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One big reason I’ve been able to travel so much as a broke college student is because of Couchsurfing. It has kept my travel costs low by reducing my accommodation costs to nothing. It has also been a great way for me to meet new people and make new friends from all over the world, many of which I still keep in touch with to this day. Although there has been quite some controversy relating to Couchsurfing and its safety, especially for female travelers, I have had nothing but positive experiences. Thus, I’ve put together this guide for first time surfers and seasoned surfers alike, who are looking to have a positive Couchsurfing experience. In this guide, you’ll find tips for setting up your profile and the most effective ways to message hosts to ensure a safe and enjoyable stay.
Setting up your Couchsurfing profile
Setting up your Couchsurfing profile is a very important first step because it is the only picture your host has about who you are. The more you write and disclose about yourself, the more likely it is that a Couchsurfing host will accept your request. Write about your passions, your reasons for choosing Couchsurfing, and your experiences travelling to different countries to differentiate yourself from the hundreds of other requests they receive weekly (one of my hosts from NYC told me that he literally receives close to a hundred requests every day during the on-season). List the different things you can offer them and the things you want to learn. Can you teach them a new language? Are you both musicians who love to jam out with other musicians? Do you have stories from areas of the world that no one’s been to? This will make way for awesome experiences where you and your host can swap life experiences, knowledge, and more, and it will end up being a fulfilling time for both of you.
Finding the right host
The first step to any successful Couchsurfing experience is finding the right Couchsurfing host. When searching for a host in major cities like New York City, you will likely receive hundreds of thousands of results to sort through. The majority of these hosts are not worth contacting because they may be inactive on Couchsurfing or not someone you would want to stay with. Thus, it is important to filter out your results to save time, and there are a few filters to pay attention to.
The first filter I look at is the length of time for last login date, and depending on how soon I need to surf (usually I request very last minute, i.e. the day before my trip), I either choose last logged in 24 hours to a week ago. Next, I select “female” for the gender filter, but as this tends to limit hosts to a very small percentage of the entire hosting population, I usually end up unchecking that to get more results. Although surfing with females is still my first choice, I haven’t surfed with any to this day, and the male hosts I’ve surfed with have all been very courteous and great hosts. One important thing to note is that I have never surfed solo with a male host; I have always been with at least one other female. If you are concerned with safety, I would recommend trying Couchsurfing when you are traveling with at least one other person.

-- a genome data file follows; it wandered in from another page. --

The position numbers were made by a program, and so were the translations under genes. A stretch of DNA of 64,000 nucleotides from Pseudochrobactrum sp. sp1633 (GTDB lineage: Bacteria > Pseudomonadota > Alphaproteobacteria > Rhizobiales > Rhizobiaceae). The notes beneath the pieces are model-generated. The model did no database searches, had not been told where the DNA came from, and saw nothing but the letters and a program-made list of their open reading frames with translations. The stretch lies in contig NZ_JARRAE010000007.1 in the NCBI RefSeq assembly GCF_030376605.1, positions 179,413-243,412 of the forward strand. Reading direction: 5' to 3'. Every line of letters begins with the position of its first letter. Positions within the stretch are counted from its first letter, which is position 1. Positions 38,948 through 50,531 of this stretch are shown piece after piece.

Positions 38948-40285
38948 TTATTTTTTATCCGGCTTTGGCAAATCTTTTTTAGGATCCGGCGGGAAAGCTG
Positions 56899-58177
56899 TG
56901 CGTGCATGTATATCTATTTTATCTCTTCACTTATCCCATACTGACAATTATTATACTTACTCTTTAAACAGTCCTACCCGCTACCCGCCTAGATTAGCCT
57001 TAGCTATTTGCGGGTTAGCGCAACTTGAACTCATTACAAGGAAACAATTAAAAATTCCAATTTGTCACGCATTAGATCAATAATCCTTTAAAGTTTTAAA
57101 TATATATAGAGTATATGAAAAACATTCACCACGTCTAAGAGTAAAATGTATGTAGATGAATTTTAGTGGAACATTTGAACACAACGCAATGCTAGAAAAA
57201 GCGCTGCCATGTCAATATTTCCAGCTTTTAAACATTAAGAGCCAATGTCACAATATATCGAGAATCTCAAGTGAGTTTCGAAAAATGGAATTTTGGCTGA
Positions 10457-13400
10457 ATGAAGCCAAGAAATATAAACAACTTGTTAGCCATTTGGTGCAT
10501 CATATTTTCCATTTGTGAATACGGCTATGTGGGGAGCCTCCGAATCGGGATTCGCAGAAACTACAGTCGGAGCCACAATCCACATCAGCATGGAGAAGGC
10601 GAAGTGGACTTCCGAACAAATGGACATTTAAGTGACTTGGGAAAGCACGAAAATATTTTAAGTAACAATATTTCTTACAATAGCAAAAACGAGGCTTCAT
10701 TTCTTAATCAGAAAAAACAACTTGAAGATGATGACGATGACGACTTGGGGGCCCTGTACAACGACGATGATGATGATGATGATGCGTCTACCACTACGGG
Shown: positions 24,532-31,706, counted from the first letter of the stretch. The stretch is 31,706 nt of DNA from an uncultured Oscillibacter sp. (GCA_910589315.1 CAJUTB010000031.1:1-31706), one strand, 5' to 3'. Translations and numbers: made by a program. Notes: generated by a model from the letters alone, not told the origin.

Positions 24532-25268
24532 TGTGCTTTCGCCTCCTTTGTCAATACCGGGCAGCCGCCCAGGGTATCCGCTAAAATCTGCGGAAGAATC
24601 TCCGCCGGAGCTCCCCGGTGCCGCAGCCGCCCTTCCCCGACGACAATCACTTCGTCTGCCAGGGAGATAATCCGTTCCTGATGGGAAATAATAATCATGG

Another strategy I use to increase the number of hosts likely to reply to my request is to check both the “accepting guests” and “maybe accepting guests” box. I’ve ended up staying with a few hosts found under “maybe accepting guests,” and sometimes hosts only check that filter so they receive fewer requests. After all the filters are checked, the next step is to look for verification and response rate. Hosts’ response rate is probably the most indicative of their likelihood to respond to your request, so it is likely a waste of your time to message a host with a response rate of 5%.
Messaging Couchsurfing hosts
After you find hosts that seem to have a high chance of replying, it is important to read through their entire profile to see if they would be a good fit. Some hosts have lengthy profiles that include code words that you’re required to include in your message if you’d like the host to reply to your request. This way, the host can better ensure that you actually took the time to read their profile and determined them to be a good fit, and you are not simply trying to take advantage of a free place to stay. Hosts with lengthier profiles are typically the ones who would prefer to spend time with you instead of only seeing you at night before bed. If you are not looking to engage with locals or spend time with your Couchsurfing host, then Couchsurfing is probably not for you, unless you can find a host who specifically states that they will not be able to spend much time with you. If you have any doubt about whether spending the time to get to know your host is worthwhile, I can tell you that it absolutely is. Couchsurfing hosts are locals who can offer an accurate and authentic perspective of their city. Many hosts are also more than willing to take time out of their day to tour you around their city and spend time with you, so I would take full advantage of this.